Lisa Smith arrested on suspicion of terrorist offences after return to Ireland

Gardaí set to question Islamic State supporter and former Defence Forces member

Lisa Smith is seen leaving a Turkish Airlines plane with a pink blanket over her head after it landed at Dublin Airport on Sunday.Photo: Eamonn Farrell/RollingNews

Lisa Smith is seen leaving a Turkish Airlines plane with a pink blanket over her head after it landed at Dublin Airport on Sunday.Photo: Eamonn Farrell/RollingNews

 

Gardaí have arrested Lisa Smith on suspicion of terrorist offences following her return to Ireland this morning.

Her two-year-old daughter is being cared for by relatives, gardaí said.

The Islamic state supporter landed in Dublin airport with her daughter shortly after 10am.

She was handed over to the gardaí on arrival. Footage from RTÉ showed a woman, apparently Ms Smith, being escorted off the plane, covered by a blanket.

A spokesman for the Department of Foreign Affairs said the case “is now a Garda matter and the Department is limited in what it can say given that the person is being questioned by the gardaí.”

The Department said all Irish citizens in distress or danger overseas are entitled to consular assistance.

“Of primary concern to the government in this case was the welfare of a young child who was caught in the middle of a war zone.”

The Garda confirmed that a 38-year-old woman was arrested at Dublin Airport on suspicion of terrorist offences following her deportation from Turkey. She is currently being detained at a South Dublin Garda station under section 30 of the offences against the state act 1939.

The Minister for Justice, Charlie Flanagan, said established procedures for the care of Ms Smith’s child will be followed.

“An Garda Síochána and the Director of Public Prosections are responsible for criminal investigations based on facts and evidence in all cases and it would not be appropriate for me to comment on those matters. This is a sensitive case and I want to reassure people that all relevant State agencies are closely involved.”

“A multi-agency network is in place here comprising agency personnel who engage on an ongoing basis with international colleagues regarding emerging practice in rleation to the complex issue of radicalisation. This network will coordinate engagement on a case by case basis as and when appropriate,” he said.

Lisa Smith: who returned to Ireland with her daughter on Sunday morning. Ms Smith was arrested on her return to Ireland. Photograph: BBC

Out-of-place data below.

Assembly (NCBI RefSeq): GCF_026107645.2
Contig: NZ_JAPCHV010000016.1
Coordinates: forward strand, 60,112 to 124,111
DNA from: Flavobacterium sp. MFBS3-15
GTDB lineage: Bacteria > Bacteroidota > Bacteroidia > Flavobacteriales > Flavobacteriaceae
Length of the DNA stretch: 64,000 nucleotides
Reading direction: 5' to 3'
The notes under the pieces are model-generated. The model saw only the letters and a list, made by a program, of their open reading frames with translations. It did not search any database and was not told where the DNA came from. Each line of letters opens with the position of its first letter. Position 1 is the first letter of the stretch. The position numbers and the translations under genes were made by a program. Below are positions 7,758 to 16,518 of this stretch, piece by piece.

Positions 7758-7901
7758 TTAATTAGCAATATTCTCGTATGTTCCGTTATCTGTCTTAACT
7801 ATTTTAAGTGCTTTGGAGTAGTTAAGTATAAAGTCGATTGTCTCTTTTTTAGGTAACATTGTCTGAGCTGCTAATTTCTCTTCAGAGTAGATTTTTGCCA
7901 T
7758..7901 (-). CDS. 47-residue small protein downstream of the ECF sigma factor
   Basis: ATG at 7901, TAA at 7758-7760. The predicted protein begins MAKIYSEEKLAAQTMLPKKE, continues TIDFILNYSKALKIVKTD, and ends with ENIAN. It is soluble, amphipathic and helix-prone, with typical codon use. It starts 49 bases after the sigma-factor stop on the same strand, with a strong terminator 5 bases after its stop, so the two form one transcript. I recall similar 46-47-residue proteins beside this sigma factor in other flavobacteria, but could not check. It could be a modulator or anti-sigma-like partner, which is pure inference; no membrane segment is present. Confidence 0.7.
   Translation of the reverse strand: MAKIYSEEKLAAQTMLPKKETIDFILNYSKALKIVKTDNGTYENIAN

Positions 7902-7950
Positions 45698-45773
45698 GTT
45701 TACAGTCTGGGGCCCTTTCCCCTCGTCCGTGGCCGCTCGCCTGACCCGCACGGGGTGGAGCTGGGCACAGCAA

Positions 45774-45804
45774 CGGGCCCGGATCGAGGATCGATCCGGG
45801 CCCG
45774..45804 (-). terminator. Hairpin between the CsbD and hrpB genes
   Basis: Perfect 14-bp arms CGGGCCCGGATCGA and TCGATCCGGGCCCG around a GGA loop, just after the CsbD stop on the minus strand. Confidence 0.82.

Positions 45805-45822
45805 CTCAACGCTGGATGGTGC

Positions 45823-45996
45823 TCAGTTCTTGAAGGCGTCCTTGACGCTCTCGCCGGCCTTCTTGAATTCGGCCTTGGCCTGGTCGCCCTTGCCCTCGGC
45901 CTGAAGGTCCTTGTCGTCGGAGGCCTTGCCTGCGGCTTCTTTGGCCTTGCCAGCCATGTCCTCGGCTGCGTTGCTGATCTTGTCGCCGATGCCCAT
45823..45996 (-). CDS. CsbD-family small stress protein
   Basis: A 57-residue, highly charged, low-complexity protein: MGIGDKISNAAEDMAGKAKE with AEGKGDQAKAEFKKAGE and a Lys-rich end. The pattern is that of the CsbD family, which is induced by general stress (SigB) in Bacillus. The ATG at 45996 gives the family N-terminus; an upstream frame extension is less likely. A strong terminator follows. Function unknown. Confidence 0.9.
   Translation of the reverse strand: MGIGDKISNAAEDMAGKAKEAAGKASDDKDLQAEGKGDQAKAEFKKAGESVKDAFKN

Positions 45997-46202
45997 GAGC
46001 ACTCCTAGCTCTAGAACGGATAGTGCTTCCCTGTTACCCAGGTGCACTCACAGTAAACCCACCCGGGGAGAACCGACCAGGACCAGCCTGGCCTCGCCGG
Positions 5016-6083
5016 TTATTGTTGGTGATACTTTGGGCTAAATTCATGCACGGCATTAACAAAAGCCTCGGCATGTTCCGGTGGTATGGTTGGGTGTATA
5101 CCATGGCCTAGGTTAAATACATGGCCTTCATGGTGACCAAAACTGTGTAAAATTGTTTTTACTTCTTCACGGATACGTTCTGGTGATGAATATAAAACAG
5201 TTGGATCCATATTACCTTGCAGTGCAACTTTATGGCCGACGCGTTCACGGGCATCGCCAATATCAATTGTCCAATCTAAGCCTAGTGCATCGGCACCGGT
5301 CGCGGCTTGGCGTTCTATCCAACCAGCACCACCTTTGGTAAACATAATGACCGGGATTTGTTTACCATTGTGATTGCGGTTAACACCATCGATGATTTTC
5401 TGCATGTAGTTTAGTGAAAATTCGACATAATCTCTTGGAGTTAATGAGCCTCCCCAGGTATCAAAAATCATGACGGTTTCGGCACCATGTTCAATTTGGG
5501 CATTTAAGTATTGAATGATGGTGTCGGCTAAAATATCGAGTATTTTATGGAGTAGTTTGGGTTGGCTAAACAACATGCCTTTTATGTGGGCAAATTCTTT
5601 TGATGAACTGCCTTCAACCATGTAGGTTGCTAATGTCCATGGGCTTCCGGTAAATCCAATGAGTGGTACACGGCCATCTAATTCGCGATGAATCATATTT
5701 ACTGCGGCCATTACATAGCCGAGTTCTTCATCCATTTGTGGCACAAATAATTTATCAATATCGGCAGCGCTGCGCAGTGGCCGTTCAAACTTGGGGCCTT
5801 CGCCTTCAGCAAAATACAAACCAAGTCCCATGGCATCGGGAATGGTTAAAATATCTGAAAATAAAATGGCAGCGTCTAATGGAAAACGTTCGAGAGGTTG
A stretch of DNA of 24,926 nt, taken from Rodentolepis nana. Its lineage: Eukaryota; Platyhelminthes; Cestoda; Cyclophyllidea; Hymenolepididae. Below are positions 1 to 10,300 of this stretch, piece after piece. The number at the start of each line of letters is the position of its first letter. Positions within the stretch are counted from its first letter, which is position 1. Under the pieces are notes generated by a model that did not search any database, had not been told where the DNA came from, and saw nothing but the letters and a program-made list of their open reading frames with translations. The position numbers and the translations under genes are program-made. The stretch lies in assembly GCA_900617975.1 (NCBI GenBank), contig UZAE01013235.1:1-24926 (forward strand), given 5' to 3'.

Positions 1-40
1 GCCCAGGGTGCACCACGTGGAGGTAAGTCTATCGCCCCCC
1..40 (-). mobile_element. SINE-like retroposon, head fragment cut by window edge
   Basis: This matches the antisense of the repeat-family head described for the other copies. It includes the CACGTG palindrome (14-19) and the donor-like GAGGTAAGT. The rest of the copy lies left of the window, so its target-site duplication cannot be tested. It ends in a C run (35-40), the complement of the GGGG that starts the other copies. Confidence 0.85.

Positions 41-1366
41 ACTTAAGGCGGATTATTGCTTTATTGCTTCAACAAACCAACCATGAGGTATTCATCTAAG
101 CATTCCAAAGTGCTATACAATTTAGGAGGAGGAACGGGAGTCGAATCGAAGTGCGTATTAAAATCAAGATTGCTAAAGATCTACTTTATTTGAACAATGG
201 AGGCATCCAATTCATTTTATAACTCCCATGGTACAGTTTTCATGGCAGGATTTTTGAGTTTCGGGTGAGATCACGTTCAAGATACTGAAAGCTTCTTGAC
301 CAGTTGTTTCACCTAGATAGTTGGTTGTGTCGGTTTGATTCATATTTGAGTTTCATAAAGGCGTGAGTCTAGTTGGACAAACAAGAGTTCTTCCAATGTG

Lisa Smith: who returned to Ireland with her daughter on Sunday morning. Ms Smith was arrested on her return to Ireland. Photograph: BBC

A small team of Defence Forces personnel flew to Turkey on Friday tasked with accompanying Ms Smith and her daughter back to Ireland on Sunday.

Tusla, the child and family agency, will now conduct an assessment of the needs and welfare of the child.

The Dundalk native and former Defence Forces member had been awaiting deportation in Turkey along with other supporters of the terrorist group who were captured by Turkish forces in Syria.

Ms Smith was accompanied on the flight by a small team of Government officials and members of the elite Army Ranger Wing.

On Friday Taoiseach Leo Varadkar refused to go into detail about the operation to return Ms Smith to Ireland. He said Tusla is playing a role in the matter, along with the Garda and Defence Forces.

“It is a tricky situation. Ultimately the child is an Irish citizen and deserves to be protected in my view. Ultimately we need to protect our citizens,” Mr Varadkar told reporters at a graduation ceremony in Templemore for 197 new gardaí.

Mr Varadkar said there was a need to ensure the welfare of Ms Smith’s daughter. “Of course there are relatives that are in contact and Tusla are aware that situation may arise.”

Ms Smith is also an Irish citizen and has the right to return home should she wish, the Taoiseach added.

It is understood the Dundalk woman’s family members have expressed a willingness to care for her child in the event of her possible detention upon arrival in Ireland. However, any final decision would rest with Tusla.

Ms Smith had said in media interviews that she wished to return home. Mr Varadkar had previously said that a security assessment would need to be carried out to ensure that Smith “does not become a threat to life and limb in Ireland.”

The Irish Government has said for months that it has a responsibility to find a way to bring Ms Smith back to Ireland after she became aligned to the militant group in Syria and that its main concern was for the safe repatriation of her daughter.

Turkey says it has captured 287 militants in northeast Syria, where Turkish troops launched an offensive against the Kurdish YPG militia last month, and has hundreds more jihadist suspects in detention.

It began deporting foreign citizens linked to Islamic State earlier this month and Ireland confirmed shortly afterwards that Ms Smith and her daughter were the two Irish citizens identified by Ankara for deportation.

Turkey has accused its European allies of being too slow to take back their citizens who had travelled to the Middle East to join Islamic State.

Meanwhile, European countries are trying to speed up a plan to move thousands of jihadists out of Syrian prisons and into Iraq.